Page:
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Georgia Slightly Improved its Position in „Freedom House“ Rating in Terms of Media Independence

18.06.2007
Pursuant to Freedom House, Influential human rights organization, annual report Nations in Transit 2007, Georgia has slightly improved its position in terms of Media independence. 

The 2007 Freedom House study ratings reflect the period January 1 through December 31, 2006   and is focused on 28 former Soviet countries and Kosovo.

In terms of media independence Georgia has won 4 points in a 7-point rating system. The ratings are based on a scale of 1 to 7, with 1 representing the highest level of independent media progress and 7 the lowest. In the same study of 2006 Georgia had 4,25 points.

Under the report 2007 Georgia recedes only the Ukraine (3,75 points) among the CIS countries.

The points of the countries being at the stage of NATO integration are to be noted: Albania – 3,75, Croatia - 4, Macedonia – 4,15.

According to Freedom House rating system the ratings vary in Georgia  through the categories: Electoral Process (EP) -  4,5; Civil Society (CS) – 3,5; National Democratic Governance (NGOV) – 5,5; Local Democratic Governance (LGOV) – 5,5; Judicial Framework and Independence (JFI) - 4,75; and  Corruption (CO) - 5.

In total Georgia counts 4,68 points on average (4,86 points in the previous year – media.ge). Georgia still remains a partially independent country.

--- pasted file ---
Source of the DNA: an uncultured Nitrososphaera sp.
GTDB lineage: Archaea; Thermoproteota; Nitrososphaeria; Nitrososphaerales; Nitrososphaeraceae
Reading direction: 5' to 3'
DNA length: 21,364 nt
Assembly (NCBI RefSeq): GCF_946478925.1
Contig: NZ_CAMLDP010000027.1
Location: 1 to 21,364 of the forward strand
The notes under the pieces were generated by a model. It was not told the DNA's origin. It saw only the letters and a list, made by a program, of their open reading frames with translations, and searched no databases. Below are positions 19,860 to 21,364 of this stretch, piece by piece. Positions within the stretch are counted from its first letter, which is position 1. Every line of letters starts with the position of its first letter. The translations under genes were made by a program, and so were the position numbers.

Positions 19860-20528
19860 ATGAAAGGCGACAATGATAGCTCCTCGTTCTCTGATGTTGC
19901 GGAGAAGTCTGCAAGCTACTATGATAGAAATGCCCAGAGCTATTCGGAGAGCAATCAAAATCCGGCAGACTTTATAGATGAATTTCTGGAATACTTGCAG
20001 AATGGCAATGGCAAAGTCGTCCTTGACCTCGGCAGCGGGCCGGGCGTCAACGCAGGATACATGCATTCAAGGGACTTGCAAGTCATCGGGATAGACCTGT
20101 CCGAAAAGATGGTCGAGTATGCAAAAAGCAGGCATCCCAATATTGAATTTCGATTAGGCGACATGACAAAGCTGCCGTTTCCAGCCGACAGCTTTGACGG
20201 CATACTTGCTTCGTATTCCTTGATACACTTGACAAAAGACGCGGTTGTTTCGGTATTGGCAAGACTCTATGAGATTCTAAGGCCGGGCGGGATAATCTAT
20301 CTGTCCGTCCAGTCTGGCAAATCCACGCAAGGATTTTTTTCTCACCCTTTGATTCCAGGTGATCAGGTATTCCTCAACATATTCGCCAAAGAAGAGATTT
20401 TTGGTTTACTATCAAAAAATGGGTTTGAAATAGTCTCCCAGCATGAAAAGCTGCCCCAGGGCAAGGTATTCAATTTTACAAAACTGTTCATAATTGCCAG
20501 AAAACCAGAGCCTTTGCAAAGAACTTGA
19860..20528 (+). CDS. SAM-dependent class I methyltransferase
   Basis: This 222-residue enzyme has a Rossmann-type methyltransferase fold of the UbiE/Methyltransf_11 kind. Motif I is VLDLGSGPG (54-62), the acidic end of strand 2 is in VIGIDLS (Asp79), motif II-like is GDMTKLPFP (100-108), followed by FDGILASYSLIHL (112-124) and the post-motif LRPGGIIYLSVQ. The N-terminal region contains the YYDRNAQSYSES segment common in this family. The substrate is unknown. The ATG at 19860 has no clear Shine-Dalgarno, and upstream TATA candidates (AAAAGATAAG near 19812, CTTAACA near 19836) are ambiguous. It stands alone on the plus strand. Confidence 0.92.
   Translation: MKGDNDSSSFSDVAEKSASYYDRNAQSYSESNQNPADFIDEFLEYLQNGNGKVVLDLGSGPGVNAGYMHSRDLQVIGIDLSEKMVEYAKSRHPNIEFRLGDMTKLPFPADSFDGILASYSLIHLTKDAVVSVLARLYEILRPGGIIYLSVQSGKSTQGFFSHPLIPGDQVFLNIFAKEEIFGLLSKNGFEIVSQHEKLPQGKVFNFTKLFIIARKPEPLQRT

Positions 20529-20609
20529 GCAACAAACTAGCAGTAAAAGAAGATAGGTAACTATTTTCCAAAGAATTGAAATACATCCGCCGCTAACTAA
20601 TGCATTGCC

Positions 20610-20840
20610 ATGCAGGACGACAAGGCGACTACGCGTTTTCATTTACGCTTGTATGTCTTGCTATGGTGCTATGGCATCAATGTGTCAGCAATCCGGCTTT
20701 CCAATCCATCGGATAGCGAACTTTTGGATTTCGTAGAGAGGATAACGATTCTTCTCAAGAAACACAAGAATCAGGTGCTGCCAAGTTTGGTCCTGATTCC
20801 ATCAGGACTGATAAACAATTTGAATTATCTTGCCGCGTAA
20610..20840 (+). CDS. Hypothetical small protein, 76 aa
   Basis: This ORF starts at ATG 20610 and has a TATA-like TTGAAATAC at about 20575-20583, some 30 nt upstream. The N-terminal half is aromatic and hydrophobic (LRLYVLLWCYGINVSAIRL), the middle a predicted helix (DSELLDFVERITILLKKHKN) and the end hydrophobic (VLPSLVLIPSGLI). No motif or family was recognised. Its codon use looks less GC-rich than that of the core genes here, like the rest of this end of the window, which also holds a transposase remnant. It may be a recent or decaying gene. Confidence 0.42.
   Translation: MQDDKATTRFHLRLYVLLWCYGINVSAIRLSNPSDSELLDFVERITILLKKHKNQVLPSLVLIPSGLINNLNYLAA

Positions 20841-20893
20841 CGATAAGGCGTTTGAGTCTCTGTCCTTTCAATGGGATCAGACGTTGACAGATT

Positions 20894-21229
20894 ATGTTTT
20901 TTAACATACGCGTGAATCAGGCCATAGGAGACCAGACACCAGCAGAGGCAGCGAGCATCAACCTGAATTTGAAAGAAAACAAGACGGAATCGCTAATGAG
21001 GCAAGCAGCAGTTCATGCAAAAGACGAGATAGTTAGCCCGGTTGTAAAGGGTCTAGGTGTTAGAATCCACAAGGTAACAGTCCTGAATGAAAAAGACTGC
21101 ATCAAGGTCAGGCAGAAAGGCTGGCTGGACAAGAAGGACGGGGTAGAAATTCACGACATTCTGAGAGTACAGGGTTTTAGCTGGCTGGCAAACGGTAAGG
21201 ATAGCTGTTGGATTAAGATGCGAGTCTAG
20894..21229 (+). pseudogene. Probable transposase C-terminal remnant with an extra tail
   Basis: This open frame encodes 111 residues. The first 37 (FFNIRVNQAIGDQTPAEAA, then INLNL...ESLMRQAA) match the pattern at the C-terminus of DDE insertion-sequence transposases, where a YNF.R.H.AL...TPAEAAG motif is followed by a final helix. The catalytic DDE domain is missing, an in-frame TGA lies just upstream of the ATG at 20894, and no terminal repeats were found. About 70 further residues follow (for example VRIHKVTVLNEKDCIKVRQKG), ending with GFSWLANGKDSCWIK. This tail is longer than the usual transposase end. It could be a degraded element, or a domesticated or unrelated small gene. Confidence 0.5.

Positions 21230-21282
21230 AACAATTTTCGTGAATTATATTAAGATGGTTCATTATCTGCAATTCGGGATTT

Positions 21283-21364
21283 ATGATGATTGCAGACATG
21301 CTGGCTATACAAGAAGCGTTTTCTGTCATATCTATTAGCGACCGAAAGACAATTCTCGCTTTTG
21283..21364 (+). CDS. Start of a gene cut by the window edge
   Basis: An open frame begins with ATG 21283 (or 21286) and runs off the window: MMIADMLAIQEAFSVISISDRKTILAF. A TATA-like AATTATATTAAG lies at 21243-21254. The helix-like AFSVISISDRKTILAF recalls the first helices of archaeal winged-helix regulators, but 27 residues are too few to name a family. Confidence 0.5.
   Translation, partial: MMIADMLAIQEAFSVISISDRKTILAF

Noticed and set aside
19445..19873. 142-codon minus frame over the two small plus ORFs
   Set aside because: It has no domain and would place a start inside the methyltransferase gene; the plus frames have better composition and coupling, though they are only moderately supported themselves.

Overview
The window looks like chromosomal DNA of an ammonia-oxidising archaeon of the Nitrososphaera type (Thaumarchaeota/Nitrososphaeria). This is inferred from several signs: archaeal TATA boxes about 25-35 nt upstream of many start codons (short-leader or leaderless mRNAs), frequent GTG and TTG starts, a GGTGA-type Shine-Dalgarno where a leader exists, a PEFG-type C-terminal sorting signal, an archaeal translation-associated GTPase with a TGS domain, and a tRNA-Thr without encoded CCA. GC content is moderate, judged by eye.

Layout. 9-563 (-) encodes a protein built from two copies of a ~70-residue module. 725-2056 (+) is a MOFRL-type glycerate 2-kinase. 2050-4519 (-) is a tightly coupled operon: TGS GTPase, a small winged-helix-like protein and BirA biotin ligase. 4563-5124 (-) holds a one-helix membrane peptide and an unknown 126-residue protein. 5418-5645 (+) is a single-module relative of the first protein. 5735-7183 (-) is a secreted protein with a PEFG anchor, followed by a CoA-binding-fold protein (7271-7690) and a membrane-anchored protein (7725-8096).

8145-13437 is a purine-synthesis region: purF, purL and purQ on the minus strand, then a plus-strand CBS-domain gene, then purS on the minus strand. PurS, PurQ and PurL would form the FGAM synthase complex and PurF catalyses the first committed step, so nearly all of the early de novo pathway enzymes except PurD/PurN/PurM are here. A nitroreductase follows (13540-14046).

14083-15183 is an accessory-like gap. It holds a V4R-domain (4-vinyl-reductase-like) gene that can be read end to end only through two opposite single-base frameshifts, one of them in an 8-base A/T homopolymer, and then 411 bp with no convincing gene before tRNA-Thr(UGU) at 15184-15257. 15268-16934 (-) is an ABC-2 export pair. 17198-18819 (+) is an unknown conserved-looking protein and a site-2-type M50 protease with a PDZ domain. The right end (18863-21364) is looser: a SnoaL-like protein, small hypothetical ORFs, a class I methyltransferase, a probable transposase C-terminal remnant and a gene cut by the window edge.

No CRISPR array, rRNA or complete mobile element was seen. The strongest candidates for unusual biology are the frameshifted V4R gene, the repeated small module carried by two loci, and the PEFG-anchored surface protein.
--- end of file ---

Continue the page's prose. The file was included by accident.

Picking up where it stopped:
Newspaper “24 Hours” published the article including the discussion about Freedom House report by political scientist Gia Nodia, Head of Caucasus Institute for Peace, Democracy and Development, (CIPDD). In the country with no tradition of institute of democracy the government is demanded for more compared with developed democracies - says Mr. Nodia. Leaders of Georgia might not be pardoned for the deeds that can be considered normal for their counterparts in the United States or Germany. For instance, Helmut Kohl Germany's chancellor never gave interviews to the most powerful German magazines such as “Spiegel” and “Stern”. No one would ever say that German Government is fighting against independent media – since the media itself was powerful and the government was to be scared of it – notes Nodia.

Our media, says Head of CIPDD, is far from its Western counterparts, both in terms of quality and economic basis. Thus the steps considered as natural controversy between Western governments and means of media is easily perceived as pressure over media in Georgia that is rather disputable issue, from the experts’ point of view.

As regards the level of corruption, Gia Nodia believes that Georgia deserves a higher score. No radical turn has been made but it takes time to prove it.

“And in the end the government is to strip off the perilous illusion as if Georgia is already a democracy but some bad people are not willing to see it. Democracy never means formal reforms, but the process of building institutions and evolution of the society and it naturally takes time” – Nodia underlines.

Source: Media.ge

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